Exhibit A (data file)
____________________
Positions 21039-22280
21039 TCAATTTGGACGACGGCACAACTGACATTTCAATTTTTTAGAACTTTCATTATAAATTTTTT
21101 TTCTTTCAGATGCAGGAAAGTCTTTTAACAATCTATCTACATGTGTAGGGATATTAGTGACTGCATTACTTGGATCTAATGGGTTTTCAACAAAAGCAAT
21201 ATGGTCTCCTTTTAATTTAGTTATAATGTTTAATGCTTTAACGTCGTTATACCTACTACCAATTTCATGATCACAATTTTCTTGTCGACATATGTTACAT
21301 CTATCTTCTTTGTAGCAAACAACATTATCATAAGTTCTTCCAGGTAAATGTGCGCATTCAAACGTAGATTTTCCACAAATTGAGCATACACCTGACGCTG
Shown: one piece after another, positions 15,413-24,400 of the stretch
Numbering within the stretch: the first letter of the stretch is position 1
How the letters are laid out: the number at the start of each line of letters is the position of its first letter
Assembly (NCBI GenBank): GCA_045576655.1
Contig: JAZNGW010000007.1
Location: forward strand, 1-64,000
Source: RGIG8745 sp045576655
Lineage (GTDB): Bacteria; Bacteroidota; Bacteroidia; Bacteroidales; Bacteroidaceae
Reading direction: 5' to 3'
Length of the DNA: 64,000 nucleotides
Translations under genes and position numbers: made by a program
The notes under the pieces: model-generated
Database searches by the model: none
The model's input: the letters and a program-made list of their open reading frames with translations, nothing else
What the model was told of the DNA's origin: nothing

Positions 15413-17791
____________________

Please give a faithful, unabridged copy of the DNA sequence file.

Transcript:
Positions 21039-22280
21039 TCAATTTGGACGACGGCACAACTGACATTTCAATTTTTTAGAACTTTCATTATAAATTTTTT
21101 TTCTTTCAGATGCAGGAAAGTCTTTTAACAATCTATCTACATGTGTAGGGATATTAGTGACTGCATTACTTGGATCTAATGGGTTTTCAACAAAAGCAAT
21201 ATGGTCTCCTTTTAATTTAGTTATAATGTTTAATGCTTTAACGTCGTTATACCTACTACCAATTTCATGATCACAATTTTCTTGTCGACATATGTTACAT
21301 CTATCTTCTTTGTAGCAAACAACATTATCATAAGTTCTTCCAGGTAAATGTGCGCATTCAAACGTAGATTTTCCACAAATTGAGCATACACCTGACGCTG
Shown: one piece after another, positions 15,413-24,400 of the stretch
Numbering within the stretch: the first letter of the stretch is position 1
How the letters are laid out: the number at the start of each line of letters is the position of its first letter
Assembly (NCBI GenBank): GCA_045576655.1
Contig: JAZNGW010000007.1
Location: forward strand, 1-64,000
Source: RGIG8745 sp045576655
Lineage (GTDB): Bacteria; Bacteroidota; Bacteroidia; Bacteroidales; Bacteroidaceae
Reading direction: 5' to 3'
Length of the DNA: 64,000 nucleotides
Translations under genes and position numbers: made by a program
The notes under the pieces: model-generated
Database searches by the model: none
The model's input: the letters and a program-made list of their open reading frames with translations, nothing else
What the model was told of the DNA's origin: nothing

Positions 15413-17791